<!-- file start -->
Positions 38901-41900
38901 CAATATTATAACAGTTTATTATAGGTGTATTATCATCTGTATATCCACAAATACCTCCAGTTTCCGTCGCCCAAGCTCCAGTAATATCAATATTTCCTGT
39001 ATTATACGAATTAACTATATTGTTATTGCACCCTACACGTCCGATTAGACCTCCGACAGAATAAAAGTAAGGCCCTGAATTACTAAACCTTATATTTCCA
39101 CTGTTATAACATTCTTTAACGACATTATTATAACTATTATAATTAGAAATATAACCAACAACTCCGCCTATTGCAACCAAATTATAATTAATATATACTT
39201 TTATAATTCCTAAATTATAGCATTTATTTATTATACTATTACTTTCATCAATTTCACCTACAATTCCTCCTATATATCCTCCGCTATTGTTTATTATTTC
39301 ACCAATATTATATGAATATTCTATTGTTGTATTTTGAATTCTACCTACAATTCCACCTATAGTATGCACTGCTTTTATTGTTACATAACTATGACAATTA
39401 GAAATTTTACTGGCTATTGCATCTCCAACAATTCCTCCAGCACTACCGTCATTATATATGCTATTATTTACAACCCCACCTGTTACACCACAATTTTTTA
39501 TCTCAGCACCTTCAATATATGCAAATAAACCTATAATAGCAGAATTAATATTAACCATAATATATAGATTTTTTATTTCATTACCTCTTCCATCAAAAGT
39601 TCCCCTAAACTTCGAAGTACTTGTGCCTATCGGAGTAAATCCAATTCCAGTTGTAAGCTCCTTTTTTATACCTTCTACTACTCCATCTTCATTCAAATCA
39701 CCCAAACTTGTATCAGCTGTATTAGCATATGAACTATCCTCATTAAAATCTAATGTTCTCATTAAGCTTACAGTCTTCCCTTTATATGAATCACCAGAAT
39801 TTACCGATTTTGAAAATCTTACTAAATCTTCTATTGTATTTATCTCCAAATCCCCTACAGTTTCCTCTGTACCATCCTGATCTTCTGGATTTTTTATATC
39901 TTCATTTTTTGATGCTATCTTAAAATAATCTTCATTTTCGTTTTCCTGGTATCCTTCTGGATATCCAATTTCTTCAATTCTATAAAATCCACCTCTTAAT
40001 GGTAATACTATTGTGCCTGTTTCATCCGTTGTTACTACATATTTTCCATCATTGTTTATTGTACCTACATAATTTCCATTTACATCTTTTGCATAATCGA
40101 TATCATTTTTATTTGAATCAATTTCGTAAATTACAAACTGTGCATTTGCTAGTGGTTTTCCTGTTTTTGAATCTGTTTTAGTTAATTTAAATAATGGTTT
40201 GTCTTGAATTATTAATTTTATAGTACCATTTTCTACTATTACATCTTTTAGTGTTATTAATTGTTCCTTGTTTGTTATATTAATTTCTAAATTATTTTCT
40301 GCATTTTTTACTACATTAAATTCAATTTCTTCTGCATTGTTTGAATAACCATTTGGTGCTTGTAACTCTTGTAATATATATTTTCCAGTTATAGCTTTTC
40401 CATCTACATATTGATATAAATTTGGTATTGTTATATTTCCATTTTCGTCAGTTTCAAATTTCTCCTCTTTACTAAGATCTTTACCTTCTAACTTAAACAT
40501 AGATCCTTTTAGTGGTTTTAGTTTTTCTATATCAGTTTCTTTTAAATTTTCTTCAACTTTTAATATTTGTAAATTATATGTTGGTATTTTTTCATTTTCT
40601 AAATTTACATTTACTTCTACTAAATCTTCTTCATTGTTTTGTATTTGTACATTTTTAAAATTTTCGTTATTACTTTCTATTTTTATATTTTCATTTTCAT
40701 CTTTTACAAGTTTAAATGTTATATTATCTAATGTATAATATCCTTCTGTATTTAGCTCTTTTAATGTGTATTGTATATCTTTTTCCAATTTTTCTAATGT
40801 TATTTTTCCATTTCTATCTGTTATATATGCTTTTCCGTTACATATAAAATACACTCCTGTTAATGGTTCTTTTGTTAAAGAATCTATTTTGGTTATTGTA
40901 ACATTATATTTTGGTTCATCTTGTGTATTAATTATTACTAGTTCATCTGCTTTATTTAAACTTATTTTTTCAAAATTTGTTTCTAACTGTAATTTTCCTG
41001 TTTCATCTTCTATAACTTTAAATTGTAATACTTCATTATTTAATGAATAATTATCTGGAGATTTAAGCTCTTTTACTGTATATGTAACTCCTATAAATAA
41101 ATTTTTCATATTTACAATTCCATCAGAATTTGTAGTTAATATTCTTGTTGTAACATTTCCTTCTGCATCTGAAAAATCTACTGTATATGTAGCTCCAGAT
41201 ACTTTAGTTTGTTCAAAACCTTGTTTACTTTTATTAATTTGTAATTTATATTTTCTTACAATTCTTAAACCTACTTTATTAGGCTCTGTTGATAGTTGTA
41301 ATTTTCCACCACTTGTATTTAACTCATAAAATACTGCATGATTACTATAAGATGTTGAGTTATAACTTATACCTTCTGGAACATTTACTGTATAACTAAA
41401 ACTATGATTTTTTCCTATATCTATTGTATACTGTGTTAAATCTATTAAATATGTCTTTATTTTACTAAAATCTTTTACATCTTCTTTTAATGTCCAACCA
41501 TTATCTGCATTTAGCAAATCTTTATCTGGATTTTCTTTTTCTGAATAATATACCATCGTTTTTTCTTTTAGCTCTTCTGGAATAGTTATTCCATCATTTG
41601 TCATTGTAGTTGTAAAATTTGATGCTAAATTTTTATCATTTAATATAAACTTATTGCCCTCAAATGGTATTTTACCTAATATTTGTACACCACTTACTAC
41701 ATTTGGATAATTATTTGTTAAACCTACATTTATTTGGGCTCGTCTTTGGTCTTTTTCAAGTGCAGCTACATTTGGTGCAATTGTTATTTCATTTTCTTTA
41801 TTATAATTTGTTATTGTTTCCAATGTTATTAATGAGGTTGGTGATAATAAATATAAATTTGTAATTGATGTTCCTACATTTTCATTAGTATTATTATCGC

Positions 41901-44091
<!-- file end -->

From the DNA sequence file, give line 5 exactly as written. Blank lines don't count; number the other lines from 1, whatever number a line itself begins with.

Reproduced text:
39201 TTATAATTCCTAAATTATAGCATTTATTTATTATACTATTACTTTCATCAATTTCACCTACAATTCCTCCTATATATCCTCCGCTATTGTTTATTATTTC